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Inequity in Crisis Standards of Care

Published time: 13 May 2020

Authors: Emily Cleveland Manchanda, Cheri Couillard, M.A., and Karthik Sivashanker

Keywords: covid-19, viral infections, medical ethics, social Works, coronavirus


In Racism without Racists, Eduardo Bonilla-Silva articulates why “color blindness,” an ethos based on the belief that race is no longer relevant, is contradictory and harmful. Color-blind policies, such as race-neutral mortgage practices and Medicare and Medicaid rules, have resulted in discrimination against black people and greater burdens on communities of color. To insist on color blindness is to deny the experience of people of color in a highly racialized society and to absolve oneself of any role in the process. Many clinicians and policymakers are therefore alarmed by recent state-based crisis standards of care (CSCs) that provide a color-blind process for determining whether a patient with Covid-19 respiratory failure lives or dies.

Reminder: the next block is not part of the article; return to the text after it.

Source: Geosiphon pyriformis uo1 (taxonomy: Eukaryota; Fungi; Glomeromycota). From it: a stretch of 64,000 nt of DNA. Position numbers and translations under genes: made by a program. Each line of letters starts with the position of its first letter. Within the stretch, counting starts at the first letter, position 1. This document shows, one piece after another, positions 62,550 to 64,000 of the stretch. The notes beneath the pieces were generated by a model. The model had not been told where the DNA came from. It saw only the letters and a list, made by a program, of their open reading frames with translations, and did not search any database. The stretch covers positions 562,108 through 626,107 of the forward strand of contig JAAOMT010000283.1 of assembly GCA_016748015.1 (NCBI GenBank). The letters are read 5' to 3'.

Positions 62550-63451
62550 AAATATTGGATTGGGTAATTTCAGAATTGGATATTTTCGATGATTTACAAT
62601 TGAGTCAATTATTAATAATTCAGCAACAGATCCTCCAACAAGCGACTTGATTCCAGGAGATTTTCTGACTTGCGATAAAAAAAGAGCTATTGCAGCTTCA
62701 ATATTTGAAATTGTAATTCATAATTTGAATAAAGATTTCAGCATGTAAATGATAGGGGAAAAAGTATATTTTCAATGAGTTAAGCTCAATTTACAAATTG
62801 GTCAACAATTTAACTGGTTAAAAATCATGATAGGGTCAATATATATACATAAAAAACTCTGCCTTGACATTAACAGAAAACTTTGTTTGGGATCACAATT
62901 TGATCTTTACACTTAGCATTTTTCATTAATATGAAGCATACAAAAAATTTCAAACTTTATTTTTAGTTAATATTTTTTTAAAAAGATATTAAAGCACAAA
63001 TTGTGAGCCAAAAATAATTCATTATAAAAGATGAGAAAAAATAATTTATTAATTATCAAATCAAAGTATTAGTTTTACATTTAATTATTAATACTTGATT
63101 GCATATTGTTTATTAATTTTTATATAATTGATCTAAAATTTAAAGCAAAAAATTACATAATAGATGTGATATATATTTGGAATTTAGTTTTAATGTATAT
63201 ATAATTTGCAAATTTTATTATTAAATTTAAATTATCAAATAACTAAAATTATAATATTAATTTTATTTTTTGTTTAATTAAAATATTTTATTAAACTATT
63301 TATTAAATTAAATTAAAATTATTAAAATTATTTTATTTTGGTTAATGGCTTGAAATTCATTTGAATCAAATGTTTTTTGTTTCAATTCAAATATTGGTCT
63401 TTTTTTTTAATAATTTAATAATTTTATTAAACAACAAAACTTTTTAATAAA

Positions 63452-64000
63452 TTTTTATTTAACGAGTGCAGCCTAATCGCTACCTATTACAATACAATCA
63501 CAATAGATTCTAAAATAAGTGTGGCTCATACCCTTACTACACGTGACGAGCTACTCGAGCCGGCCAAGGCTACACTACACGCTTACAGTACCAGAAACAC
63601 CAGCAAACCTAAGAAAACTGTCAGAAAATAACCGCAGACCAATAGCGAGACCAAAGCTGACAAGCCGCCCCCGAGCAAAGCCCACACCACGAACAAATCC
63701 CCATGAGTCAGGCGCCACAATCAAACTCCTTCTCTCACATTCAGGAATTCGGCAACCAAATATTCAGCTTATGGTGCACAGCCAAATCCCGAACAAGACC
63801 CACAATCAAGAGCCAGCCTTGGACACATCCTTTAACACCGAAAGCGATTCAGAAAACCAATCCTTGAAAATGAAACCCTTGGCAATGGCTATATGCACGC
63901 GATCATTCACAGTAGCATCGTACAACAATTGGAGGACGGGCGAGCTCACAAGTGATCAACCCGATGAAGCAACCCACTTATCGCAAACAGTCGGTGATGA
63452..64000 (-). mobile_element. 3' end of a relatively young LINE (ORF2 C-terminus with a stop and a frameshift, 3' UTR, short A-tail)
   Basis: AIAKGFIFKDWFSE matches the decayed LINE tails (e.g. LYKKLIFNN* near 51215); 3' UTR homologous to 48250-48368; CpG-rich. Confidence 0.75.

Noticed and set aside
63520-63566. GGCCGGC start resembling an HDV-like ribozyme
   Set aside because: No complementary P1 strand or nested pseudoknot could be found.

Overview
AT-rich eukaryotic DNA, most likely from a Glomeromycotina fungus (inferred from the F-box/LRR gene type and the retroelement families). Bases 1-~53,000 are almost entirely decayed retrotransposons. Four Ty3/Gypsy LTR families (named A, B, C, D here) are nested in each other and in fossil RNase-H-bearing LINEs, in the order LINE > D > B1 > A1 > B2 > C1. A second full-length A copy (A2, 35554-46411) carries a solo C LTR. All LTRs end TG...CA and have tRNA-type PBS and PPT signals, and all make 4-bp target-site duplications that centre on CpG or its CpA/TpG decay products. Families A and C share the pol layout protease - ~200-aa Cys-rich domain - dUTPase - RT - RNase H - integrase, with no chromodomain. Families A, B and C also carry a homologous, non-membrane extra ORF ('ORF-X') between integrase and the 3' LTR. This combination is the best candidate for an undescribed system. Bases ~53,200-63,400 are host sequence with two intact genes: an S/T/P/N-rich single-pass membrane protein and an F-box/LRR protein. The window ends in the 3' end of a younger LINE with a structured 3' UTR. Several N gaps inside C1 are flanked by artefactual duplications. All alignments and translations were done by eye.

Inequity in Crisis Standards of Care



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